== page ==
Congress Aims to Keep Campaign Promises on Health Care as Courts Continue to Review Administration Policies

  

By: Gregory Craig and Matthew Fitting

Following a midterm election cycle in which voters consistently listed health care as their top issue priority, members of the 116th Congress have wasted no time in proposing, introducing, and debating several measures that would significantly impact the way Americans receive and pay for health coverage.

Health Care Legislation in the U.S. House of Representatives

Most recently, Rep. Frank Pallone, Jr. (D-NJ), the Chairman of the House Energy and Commerce Committee, on March 26, 2019 introduced H.R. 1884 – the “Protecting Pre-Existing Conditions and Making Health Care More Affordable Act of 2019”. This legislation would strengthen many of the consumer protections and pre-existing conditions provisions of the Affordable Care Act (ACA), promote individual health insurance enrollment on the ACA Marketplace, and roll back regulatory actions that the administration has implemented since January 2017. Some of the specific provisions would:

  • Expand income-based eligibility for premium tax credits used to purchase individual health insurance coverage and increase tax credits for all income brackets, allowing more individuals to purchase subsidized health insurance coverage;
  • Fix the so-called “family glitch” to make it easier for low- and middle-income individuals to purchase subsidized family coverage;
  • Rescind the administration’s final rule expanding the availability of Association Health Plans (AHPs) that can circumvent many of the ACA’s consumer protections, specifically those involving Essential Health Benefits (read ANA’s comment letter on AHPs here);
  • Rescind the administration’s final rule expanding the availability of short-term, limited duration insurance plans, which are not required to comply with any of the ACA’s consumer protections (read ANA’s comment letter on short-term, limited duration insurance here);
  • Require the Department of Health and Human Services to conduct marketing and outreach for open enrollment with $100 million in annual appropriations (read ANA’s plan year 2018 open enrollment report here);
  • Establish a state-based reinsurance program that would allow states to set up their own reinsurance programs, or to use the funds to provide premium subsidies or cost-sharing support, with a federal reinsurance program as a backstop.

ANA has publicly supported many of the provisions in H.R. 1884 and has consistently promoted a bipartisan proposal – similar to the reinsurance proposal included in H.R. 1884 above – that Sens. Lamar Alexander (R-TN) and Patty Murray (D-WA) introduced in the previous Congress that would have established a similar program and restored cost-sharing payment reductions that help low-income individuals afford co-insurance and deductible costs (the Administration canceled these payments in October 2017).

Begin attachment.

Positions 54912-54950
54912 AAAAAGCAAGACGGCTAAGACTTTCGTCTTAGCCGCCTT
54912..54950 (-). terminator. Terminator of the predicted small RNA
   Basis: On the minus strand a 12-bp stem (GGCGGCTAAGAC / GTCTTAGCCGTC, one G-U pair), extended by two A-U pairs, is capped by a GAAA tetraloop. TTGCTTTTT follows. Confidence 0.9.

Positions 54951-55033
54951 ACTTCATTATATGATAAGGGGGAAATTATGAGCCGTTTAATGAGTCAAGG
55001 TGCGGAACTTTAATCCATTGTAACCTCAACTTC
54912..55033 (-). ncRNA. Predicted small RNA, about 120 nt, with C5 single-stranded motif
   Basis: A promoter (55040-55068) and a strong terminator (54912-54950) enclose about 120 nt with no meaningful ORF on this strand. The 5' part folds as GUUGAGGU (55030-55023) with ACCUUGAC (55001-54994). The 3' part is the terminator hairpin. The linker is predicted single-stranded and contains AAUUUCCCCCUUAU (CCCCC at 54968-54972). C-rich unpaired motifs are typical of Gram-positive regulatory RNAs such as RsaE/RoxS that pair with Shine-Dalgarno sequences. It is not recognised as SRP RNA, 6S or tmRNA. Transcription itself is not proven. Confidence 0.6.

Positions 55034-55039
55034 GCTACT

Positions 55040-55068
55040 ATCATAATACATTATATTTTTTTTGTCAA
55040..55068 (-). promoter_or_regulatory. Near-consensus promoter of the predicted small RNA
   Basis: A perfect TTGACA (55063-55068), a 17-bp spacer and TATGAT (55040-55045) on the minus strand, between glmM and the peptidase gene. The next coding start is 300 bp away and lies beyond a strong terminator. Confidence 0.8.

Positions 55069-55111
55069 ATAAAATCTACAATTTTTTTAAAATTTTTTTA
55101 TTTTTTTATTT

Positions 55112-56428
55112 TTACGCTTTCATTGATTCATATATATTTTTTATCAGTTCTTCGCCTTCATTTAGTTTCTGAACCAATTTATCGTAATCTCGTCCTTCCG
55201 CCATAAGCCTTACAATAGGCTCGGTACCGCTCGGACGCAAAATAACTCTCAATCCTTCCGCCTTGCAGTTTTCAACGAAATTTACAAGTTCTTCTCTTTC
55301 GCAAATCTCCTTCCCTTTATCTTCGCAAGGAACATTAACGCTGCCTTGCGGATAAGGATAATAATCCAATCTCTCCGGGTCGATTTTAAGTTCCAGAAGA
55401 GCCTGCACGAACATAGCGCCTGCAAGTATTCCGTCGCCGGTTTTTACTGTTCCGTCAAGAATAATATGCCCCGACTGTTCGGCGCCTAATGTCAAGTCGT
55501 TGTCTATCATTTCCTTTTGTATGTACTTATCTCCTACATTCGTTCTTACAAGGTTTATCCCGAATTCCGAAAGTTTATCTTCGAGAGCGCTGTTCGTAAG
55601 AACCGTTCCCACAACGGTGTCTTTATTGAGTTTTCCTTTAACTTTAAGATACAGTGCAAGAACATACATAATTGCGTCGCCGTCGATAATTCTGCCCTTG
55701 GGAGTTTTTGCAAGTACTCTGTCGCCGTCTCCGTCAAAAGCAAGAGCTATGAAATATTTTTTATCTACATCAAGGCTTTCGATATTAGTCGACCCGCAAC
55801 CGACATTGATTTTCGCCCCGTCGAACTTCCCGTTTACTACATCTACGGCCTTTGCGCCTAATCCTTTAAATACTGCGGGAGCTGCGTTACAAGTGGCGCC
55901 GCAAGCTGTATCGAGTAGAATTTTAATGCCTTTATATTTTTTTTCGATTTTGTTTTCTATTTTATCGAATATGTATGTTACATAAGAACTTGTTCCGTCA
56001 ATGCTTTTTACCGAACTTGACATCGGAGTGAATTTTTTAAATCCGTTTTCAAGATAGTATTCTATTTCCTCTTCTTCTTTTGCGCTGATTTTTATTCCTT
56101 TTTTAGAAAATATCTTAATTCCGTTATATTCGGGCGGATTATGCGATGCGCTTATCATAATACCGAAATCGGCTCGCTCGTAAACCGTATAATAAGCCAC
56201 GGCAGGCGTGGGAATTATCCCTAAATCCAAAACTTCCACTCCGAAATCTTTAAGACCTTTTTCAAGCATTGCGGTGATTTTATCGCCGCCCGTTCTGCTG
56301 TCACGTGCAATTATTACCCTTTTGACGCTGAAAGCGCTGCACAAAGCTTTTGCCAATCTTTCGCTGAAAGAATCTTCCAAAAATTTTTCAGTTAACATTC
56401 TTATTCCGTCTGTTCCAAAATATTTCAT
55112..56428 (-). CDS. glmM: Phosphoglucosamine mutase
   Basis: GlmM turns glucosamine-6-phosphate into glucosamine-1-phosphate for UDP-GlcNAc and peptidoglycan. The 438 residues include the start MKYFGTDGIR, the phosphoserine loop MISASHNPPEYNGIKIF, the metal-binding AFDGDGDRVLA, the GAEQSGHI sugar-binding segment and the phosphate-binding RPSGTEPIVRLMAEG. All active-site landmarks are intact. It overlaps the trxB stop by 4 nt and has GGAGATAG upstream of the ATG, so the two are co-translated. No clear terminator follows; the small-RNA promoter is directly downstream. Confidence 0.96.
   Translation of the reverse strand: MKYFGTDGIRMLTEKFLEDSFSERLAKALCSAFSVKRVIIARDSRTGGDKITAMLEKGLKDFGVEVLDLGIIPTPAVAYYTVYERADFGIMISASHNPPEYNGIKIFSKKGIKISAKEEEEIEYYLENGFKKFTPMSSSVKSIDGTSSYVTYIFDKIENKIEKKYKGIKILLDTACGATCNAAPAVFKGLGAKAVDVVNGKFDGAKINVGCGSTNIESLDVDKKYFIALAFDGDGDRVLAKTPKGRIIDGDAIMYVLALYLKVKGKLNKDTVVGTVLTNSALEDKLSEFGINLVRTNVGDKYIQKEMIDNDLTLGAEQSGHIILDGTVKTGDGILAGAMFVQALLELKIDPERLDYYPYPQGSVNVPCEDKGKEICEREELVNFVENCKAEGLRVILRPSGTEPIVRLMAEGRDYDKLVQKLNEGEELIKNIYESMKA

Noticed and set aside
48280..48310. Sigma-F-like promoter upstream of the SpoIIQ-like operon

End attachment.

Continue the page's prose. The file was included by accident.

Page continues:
The proposal that has arguably grabbed the most headlines, however, is “Medicare for All,” a general campaign slogan that was recently introduced as legislation by Rep. Pramila Jayapal (D-WA) with a Senate bill soon to follow to be introduced by Sen. Bernie Sanders (I-VT). The bill would implement an expanded government-run Medicare program and do away with much of the private insurance system currently in place (well over half of Americans currently receive health insurance through their employer or in the Marketplace).

While the legislation is consistent with ANA’s support for universal access to health coverage, there are several provisions that could negatively impact the nation’s four million registered nurses, as well as the patients for whom they provide care. Some of these include:

  • A fee-for-service program that could significantly reduce payment rates and have a trickle-down effect on Advanced Practice Registered Nurses (APRNs), who are currently reimbursed at 85% the rate that Medicare reimburses physicians for the same work;
  • A Medicare Trust Fund that could lead to uncertainty around payments and impact access to care should beneficiary access to services exceed the fiscal year budget;
  • The establishment of regional offices charged with recommending changes in provider reimbursement and establishing quality assurance mechanisms for their regions, which could lead to a patchwork of coverage and tempt providers to practice where reimbursement rates are higher.

Federal Courts Reviewing ACA Provisions